"The American Legion has been one of the mainstays of Veterans Treatment Court," said former Tulsa County Veterans Treatment Court Judge Sarah Smith. "Their members have enthusiastically embraced our program since its inception and helped numerous participants file claims, reinstate benefits and navigate the VA. Their encouragement, professionalism, and support have been a tremendous asset to our veterans and our team. All courts should reach out to The American Legion and other veterans service organizations in their community."

"So many veterans benefit by having Service Officers in court navigate and cut the red tape to receive the disability compensation, vocational rehabilitation, education benefits and other services earned through their time in our Armed Forces," said Matt Stiner, Justice For Vets Director of Development and Outreach. "With 14,000 posts worldwide, I have no doubt that all Veterans Treatment Courts have an American Legion Post within reach. We are profoundly proud of their support and look forward to seeing more Veterans Treatment Courts partnering with The American Legion to better serve our veterans."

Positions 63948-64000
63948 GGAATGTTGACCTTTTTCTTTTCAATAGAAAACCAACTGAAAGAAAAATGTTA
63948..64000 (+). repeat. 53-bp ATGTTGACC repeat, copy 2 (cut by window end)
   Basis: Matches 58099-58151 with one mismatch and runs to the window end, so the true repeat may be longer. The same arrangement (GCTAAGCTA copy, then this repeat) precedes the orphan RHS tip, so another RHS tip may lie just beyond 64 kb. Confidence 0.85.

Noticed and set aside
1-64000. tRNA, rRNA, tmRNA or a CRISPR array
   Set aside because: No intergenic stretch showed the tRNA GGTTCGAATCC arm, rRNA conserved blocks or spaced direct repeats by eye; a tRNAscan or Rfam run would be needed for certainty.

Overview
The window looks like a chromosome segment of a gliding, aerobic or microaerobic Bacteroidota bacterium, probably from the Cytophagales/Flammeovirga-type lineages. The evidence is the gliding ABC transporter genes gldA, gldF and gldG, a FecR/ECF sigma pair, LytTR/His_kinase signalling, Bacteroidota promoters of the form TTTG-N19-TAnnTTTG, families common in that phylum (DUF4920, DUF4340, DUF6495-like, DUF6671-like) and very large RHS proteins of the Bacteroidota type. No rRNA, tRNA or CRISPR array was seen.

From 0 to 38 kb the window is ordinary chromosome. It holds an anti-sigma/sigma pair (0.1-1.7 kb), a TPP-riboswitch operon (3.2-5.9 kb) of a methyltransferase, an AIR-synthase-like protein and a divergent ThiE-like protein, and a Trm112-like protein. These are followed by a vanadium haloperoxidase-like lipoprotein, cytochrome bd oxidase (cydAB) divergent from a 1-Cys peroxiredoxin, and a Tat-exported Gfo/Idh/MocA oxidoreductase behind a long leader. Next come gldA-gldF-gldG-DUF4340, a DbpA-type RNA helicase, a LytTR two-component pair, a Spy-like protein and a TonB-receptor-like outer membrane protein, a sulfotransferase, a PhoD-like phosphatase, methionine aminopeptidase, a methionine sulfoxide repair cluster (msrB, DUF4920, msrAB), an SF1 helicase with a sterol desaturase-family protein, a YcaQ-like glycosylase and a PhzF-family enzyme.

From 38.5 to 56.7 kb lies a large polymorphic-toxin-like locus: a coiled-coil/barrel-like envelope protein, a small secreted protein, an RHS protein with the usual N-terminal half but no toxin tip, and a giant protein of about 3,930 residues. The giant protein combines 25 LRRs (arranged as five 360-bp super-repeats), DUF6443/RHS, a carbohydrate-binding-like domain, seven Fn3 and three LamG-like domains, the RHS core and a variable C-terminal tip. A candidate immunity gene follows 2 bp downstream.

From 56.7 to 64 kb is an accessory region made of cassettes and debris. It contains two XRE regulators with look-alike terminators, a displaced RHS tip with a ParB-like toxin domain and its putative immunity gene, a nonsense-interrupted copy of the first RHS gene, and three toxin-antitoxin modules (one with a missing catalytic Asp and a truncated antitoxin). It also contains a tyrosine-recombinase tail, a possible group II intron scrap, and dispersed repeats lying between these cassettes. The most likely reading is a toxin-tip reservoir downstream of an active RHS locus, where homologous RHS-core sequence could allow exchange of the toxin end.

For questions about Veteran Treatment Courts, please contact the VA&R Division at (202)861-2700 or via email.

 


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Fishing for Freedom

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In Lake Ramona, Ga., volunteers and military supporters commemorated the 10th anniversary of 9/11 by honoring some of the men and women who fought against the terrorist groups behind the tragedy. Almost 100 servicemembers, National Guardsmen and Gold Star family members participated in Fishing for Freedom - an event that honored the veterans of the current wars by taking them out for a day of fishing. The Fifth District of the Legion's Department of Georgia helped coordinate and support the Sept. 10 outing.

"This activity not only touched other lives but touched my life forever. We must do more," said Carlis Baker, event organizer and member of Post 143 in Carrollton, Ga.

Veterans and wounded warriors - some of whom drove as long as five hours to participate - were the guests of the Walters family, owners of Lake Ramona. Members of the family volunteered their time at the event and gave participants fishing equipment. All day, 10 fishing boats shuttled attendees around the lake, and food and drinks were provided.

Legionnaires from Georgia's Fifth District volunteered and participated, along with members of the Sons of The American Legion and Auxiliary. A Georgia National Guard unit assembled fishing poles, and local JROTC cadets coordinated parking and performed a flag ceremony at the onset of the event.

"I was extremely impressed with the event that Carlis and his team put on - so very professional and well executed and for me personally, very moving," J.R. Ince, owner of a tackle manufacturing company in nearby Canton, Ga. "I was in tears a few times. Actually talking with these folks, and seeing the devastating sadness in the eyes and voices of the kids, is so much different than just hearing about the family tragedies on the evening news."